Prime Cuts: Consideration for High Moisture Corn, Ear Corn and Snaplage

The popularity of high moisture corn and high moisture ear corn has been consistent for some time. Snaplage has had renewed interest as harvesting equipment, like snapper heads and kernel processors, have improved. Each of these has their advantages and disadvantages which should be weighed against what is feasible for your operation and what your specific goals are.

As the name would imply, high moisture corn is corn harvested before the kernels have dried down. Harvest usually occurs between corn silage and dry corn. It is typically processed by a roller or hammer mill, packed into an appropriate structure, and allowed to ferment. High moisture ear corn is similar; however, it includes a portion of the cob. Snaplage includes the kernels, cob, and husk. See chart for dry matter compositions of these feeds. When harvesting these types of feeds, consider the use of a forage inoculant to increase feed value and decrease losses.

Pros and Cons

One item to be aware of is that these feeds are highly fermentable in the rumen. This may increase the likelihood of acidosis under certain conditions. Some overall advantages and disadvantages of using snaplage, high moisture corn and ear corn are:

 

 While high moisture corn is a great feed, it does have its disadvantages over high moisture ear corn and snaplage. First, tonnage harvested is lower for high moisture corn because it is solely the kernel being used. In only using the kernel, the digestible and effective fiber is also lost. The fiber provided by the corn cob and husk help to prevent the occurrence of ruminal acidosis. It also helps to reduce the amount of forage that needs to be included in the ration to maintain rumen health. Harvesting high moisture corn gives the advantage of avoiding the mycotoxin concentration within the cob portion. If corn is moldy or damaged, avoid harvesting it as ear corn or snaplage. Also, less storage space it required for high moisture corn as compared to ear corn or snaplage; there is no extra volume coming from the cob or husk.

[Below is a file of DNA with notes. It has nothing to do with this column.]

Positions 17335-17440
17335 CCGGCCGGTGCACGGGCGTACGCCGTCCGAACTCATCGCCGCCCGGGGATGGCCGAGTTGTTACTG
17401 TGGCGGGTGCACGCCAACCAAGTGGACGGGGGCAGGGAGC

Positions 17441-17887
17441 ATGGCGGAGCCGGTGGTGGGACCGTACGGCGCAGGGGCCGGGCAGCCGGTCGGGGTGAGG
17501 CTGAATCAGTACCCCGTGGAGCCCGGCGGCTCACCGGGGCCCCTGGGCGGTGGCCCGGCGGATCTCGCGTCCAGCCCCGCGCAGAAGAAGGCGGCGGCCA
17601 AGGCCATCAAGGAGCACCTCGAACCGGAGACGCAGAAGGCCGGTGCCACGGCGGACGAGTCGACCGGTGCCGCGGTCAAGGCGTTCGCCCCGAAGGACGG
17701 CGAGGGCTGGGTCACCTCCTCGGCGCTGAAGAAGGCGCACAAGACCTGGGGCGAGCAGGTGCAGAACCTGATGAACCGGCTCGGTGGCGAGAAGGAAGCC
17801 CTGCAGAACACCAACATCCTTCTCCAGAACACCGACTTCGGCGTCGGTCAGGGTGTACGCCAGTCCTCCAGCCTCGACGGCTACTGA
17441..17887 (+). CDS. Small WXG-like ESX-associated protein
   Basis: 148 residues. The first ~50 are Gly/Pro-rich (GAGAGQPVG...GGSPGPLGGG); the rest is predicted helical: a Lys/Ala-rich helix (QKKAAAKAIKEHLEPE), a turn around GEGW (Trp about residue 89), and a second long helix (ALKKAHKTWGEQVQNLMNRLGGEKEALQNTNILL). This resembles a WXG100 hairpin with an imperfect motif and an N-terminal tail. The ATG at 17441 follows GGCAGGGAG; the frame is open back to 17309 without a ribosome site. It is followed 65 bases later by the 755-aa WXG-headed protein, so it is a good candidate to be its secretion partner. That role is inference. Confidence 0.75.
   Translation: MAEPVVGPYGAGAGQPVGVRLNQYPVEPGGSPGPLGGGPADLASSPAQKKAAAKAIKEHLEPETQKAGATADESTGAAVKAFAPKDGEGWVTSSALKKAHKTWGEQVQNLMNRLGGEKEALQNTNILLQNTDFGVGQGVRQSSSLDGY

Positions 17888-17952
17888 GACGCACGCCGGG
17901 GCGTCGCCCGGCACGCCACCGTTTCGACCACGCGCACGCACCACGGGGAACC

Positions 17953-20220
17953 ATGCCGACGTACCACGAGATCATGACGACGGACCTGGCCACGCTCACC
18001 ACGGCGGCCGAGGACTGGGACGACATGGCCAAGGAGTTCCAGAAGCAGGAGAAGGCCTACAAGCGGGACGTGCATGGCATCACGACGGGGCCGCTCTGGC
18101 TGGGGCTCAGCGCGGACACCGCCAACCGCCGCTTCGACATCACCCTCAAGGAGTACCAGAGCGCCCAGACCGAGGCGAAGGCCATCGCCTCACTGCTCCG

Maximizing the Harvest

Appropriate moisture levels are critical when harvesting and ensiling high moisture corn feedstuffs. Because the corn cob contains higher moisture than the kernel, high moisture ear corn and snaplage should have higher moisture levels than that of high moisture corn. Moisture level is of particular concern in high moisture ear corn and snaplage because digestibility of the cob decreases dramatically as it matures and dries. Moisture testers are available to estimate the moisture of the corn grain. Typically, snaplage will have a moisture value 5% higher than high moisture corn. Ideally, harvest snaplage when the corn grain tests 28% moisture.

 

High moisture corn can be stored in upright or bunker silos in either a whole or ground form. Commonly, whole high moisture corn is stored in upright silos. If stored in a bunker silo, it should be ground. There is no advantage of grinding high moisture corn other than for storage in a bunker silo. To ensure adequate packing and better animal intakes, cob fraction of high moisture ear corn should be ≤ ½ inch.

Feedout

It was originally believed that starting cattle out on high moisture corn was difficult due to the risk of ruminal acidosis. However, thanks to the increased use of lower-starch corn coproduct feeds, this risk has been minimized. Utilizing corn distillers or corn gluten feed programs with high moisture corn may be more economical than the typical corn pellet diet. Combinations of dry and high moisture corn can yield 5 – 10% greater weight gain and feed than when fed individually. Feeding value of high moisture ear corn is about 6 – 10% higher than dry ear corn. Both snaplage and high moisture ear corn provide additional fiber help meet roughage needs of growing cattle.